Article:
cholesky(x [,pivot:T or force:T , nonposok:T]), x a positive definite square REAL matrix with no MISSING values |

cholesky(A) returns the Cholesky decomposition of the positive definite REAL symmetric matrix A. Its value is the REAL upper triangular matrix r of the same size as A such that r' %*% r = A. It is an error if A is not positive definite. cholesky(A, nonposok:T) does the same, except that a non positive definite A is not considered to be an error, but results a value of NULL being returned. This makes it possible for a macro to take corrective action when a matrix is not positive definite. See topics 'macros' and 'NULL'. cholesky(A,pivot:T [,nonposok:T]) reorders the rows and columns as the computation proceeds so as to obtain the most stable computation. It returns a structure with components 'r', a REAL upper triangular matrix, and 'pivot', a REAL vector of integers describing the reordering. After result <- cholesky(A,pivot:T), result$r' %*% result$r should equal A[result$pivot, result$pivot] except for rounding error. cholesky(A,force:Vec [,nonposok:T]), where Vec is a REAL vector whose length is nrows(A), enables pivoting, but allows some control on reordering. The elements of Vec should be 1, -1, or 0, since only the signs are used. Before factoring, rows and columns of A, if any, with index j such that Vec[j] > 0 are moved to rows and columns 1, 2, ..., (initial columns) but are not further moved. All rows and columns with Vec[j] < 0 are moved to rows and columns nrows(A), nrows(A) - 1, ..., (final columns) but are not further moved. Rows and columns, if any, with Vec[j] == 0 (pivoted columns), are free to be reordered, but will follow the initial columns and precede the final columns. Again the result is a structure with components 'r' and 'pivot'. See also qr().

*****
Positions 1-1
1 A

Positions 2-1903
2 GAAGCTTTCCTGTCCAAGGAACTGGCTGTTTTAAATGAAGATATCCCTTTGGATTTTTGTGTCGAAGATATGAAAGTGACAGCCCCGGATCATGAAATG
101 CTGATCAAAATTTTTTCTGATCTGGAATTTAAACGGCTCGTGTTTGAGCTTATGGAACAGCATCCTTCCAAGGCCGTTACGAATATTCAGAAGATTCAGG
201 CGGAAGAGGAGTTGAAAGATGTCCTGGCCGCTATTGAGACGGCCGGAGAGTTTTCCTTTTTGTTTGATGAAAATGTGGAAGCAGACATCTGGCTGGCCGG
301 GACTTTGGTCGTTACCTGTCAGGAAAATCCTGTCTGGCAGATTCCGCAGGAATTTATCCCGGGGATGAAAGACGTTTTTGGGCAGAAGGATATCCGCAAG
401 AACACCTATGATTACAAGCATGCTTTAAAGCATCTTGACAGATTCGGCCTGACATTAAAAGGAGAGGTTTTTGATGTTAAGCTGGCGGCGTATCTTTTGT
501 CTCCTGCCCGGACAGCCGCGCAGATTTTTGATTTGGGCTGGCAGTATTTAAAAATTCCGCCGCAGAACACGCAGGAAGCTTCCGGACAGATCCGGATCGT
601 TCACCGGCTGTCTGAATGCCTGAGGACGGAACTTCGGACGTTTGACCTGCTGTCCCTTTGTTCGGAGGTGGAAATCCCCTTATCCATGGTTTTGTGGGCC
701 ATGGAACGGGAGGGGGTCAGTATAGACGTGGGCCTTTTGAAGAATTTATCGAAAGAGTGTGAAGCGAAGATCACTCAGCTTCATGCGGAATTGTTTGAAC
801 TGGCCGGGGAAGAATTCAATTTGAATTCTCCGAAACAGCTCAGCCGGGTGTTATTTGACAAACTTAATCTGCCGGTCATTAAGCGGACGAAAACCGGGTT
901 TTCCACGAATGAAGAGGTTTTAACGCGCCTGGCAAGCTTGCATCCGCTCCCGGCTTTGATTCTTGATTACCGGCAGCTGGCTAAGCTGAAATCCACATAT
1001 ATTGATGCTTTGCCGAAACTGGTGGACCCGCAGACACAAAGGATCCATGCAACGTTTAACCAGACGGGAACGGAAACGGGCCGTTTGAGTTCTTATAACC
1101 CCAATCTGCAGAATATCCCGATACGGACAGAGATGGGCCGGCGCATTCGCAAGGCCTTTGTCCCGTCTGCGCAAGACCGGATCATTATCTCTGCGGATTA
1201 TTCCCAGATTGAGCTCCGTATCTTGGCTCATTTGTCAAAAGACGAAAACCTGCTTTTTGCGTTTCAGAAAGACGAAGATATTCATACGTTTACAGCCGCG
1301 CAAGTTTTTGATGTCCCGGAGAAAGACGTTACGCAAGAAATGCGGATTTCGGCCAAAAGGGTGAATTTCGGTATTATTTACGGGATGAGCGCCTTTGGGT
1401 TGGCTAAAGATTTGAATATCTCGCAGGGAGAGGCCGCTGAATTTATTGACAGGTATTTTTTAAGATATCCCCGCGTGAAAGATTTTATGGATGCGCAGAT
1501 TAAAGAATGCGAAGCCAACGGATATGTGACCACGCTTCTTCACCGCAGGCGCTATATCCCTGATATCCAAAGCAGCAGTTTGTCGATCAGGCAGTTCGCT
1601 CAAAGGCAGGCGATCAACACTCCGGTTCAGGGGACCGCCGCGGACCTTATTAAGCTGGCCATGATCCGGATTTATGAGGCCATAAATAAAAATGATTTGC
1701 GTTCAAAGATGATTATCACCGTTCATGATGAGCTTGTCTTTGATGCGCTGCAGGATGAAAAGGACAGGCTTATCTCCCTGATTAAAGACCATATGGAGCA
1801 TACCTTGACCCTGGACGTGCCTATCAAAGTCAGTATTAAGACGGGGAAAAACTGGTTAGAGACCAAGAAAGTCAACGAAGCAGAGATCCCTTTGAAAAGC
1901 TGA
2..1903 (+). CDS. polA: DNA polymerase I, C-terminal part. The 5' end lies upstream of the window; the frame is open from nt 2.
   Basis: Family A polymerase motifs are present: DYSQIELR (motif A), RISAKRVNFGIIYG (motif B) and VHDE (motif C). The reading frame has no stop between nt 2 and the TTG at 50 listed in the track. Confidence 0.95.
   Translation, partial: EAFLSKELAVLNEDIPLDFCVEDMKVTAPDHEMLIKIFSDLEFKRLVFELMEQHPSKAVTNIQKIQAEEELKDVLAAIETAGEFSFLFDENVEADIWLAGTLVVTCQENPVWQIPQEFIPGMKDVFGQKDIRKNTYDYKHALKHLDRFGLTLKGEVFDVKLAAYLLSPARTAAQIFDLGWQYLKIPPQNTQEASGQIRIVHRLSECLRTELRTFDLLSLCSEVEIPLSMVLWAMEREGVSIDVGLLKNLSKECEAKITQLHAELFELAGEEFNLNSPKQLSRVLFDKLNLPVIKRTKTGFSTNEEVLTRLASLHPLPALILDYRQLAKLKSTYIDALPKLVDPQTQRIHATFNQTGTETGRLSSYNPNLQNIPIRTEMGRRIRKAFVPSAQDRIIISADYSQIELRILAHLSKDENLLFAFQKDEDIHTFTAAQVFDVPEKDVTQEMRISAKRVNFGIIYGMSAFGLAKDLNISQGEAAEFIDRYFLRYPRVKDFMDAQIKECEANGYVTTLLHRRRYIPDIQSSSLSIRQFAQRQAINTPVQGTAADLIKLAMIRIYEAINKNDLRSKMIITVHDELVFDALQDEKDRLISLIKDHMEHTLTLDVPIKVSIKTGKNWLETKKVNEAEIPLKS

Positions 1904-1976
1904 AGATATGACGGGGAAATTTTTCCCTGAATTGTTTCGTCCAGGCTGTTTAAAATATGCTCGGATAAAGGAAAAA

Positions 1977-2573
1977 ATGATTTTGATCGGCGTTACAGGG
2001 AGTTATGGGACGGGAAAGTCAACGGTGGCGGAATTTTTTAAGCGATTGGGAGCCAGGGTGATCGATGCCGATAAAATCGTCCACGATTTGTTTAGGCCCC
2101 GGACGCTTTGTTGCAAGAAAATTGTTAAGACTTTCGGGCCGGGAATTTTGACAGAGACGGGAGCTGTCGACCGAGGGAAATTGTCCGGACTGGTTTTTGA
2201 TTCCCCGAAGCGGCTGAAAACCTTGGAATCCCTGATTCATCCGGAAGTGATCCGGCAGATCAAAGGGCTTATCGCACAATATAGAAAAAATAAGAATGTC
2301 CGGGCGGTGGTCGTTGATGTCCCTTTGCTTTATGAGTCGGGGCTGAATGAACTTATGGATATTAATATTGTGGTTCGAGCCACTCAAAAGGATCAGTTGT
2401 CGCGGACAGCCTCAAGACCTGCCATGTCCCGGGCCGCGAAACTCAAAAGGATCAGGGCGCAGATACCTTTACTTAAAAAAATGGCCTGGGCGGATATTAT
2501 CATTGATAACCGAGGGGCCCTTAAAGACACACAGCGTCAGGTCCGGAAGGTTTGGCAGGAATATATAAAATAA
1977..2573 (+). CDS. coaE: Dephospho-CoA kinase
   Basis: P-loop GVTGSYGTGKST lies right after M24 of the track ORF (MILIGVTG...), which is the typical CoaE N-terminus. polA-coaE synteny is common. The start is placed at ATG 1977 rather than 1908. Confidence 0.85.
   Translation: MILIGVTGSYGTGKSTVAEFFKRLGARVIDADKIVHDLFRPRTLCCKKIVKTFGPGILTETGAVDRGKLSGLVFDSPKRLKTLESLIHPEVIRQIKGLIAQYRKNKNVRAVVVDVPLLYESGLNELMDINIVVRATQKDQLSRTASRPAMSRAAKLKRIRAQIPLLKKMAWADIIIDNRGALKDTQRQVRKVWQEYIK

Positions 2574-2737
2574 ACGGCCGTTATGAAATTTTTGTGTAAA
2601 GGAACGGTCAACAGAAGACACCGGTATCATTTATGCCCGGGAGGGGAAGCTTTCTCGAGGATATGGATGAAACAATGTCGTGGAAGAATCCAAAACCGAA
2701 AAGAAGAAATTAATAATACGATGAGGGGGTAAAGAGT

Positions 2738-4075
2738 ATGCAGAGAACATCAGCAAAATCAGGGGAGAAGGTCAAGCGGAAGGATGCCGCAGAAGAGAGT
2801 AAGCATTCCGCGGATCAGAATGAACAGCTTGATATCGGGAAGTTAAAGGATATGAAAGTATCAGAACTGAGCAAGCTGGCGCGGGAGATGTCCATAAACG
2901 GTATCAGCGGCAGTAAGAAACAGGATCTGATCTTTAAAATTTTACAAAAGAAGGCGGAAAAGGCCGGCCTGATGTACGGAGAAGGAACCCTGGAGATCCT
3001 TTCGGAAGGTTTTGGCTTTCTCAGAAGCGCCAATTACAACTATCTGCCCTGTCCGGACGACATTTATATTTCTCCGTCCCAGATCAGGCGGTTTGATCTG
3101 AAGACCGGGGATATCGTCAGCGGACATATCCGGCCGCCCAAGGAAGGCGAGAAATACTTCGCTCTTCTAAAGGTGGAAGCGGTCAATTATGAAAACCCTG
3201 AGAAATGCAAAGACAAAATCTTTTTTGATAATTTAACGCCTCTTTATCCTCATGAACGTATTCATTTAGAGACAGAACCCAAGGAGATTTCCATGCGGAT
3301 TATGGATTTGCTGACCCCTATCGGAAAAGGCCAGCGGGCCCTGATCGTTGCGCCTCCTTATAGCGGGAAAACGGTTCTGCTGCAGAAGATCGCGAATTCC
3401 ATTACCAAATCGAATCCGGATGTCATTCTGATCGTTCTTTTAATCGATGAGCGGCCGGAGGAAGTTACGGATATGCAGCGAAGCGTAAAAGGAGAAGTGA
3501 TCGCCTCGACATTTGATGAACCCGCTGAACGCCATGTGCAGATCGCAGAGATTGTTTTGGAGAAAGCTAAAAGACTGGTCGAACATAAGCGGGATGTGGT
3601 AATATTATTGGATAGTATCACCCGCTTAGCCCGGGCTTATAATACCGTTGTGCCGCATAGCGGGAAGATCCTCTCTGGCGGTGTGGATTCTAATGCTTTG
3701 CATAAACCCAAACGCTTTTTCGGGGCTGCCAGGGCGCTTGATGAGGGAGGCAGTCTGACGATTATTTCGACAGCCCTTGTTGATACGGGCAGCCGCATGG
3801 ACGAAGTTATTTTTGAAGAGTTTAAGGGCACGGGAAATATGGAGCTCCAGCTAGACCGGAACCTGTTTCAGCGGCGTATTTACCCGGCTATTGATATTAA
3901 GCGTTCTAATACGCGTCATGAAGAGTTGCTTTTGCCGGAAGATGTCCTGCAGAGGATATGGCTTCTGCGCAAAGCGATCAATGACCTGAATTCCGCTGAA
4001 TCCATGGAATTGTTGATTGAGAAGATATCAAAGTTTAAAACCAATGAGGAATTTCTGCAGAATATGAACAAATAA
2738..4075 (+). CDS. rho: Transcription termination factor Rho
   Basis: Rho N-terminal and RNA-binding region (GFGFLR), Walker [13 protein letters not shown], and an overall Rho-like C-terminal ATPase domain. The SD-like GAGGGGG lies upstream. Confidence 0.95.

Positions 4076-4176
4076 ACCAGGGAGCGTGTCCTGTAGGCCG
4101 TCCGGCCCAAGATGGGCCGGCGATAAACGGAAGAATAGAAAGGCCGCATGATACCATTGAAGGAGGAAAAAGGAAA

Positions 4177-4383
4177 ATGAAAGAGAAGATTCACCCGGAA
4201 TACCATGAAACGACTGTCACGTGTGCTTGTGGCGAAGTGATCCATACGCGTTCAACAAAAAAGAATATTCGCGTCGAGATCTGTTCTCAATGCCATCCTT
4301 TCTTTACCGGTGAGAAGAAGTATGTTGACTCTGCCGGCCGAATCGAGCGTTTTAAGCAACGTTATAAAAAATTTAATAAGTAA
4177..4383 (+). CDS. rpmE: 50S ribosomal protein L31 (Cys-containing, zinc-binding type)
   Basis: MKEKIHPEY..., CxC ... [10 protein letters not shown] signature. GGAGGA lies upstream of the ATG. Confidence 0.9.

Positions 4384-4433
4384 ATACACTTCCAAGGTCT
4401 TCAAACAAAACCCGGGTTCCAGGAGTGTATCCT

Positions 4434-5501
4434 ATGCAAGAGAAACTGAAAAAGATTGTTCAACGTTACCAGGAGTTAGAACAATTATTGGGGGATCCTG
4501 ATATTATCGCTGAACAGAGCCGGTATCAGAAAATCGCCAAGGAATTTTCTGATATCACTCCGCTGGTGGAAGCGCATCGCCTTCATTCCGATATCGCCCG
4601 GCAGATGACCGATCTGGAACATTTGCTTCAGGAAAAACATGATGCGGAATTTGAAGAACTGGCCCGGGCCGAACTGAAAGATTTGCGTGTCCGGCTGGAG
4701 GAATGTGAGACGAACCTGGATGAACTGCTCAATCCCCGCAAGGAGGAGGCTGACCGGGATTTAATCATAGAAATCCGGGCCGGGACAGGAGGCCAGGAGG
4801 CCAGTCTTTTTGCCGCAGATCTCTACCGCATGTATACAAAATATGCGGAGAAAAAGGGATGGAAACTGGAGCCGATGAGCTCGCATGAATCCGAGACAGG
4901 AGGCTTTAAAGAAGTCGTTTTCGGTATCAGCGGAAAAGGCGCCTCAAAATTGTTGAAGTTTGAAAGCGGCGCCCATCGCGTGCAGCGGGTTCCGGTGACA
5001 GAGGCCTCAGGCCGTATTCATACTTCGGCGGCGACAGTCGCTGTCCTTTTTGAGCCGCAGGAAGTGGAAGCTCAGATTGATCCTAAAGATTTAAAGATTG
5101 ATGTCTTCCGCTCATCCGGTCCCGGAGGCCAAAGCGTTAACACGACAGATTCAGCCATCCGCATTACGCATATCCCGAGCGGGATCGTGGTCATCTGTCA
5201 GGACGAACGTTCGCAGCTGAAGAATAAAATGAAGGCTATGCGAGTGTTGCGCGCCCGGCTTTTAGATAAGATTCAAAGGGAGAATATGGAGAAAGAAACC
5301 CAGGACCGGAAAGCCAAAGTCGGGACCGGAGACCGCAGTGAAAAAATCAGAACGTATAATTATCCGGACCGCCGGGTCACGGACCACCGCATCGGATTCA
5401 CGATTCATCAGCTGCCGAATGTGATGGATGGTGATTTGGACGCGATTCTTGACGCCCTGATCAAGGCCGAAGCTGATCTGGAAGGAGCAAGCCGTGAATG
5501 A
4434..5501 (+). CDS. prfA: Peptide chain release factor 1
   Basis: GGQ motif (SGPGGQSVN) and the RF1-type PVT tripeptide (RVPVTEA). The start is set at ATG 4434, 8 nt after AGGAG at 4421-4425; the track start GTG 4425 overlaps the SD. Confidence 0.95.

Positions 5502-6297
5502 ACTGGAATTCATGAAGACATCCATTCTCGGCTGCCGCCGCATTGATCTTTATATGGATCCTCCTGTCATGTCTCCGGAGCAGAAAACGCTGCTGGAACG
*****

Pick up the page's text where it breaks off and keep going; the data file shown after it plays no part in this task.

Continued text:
Gary Oehlert 2003-01-15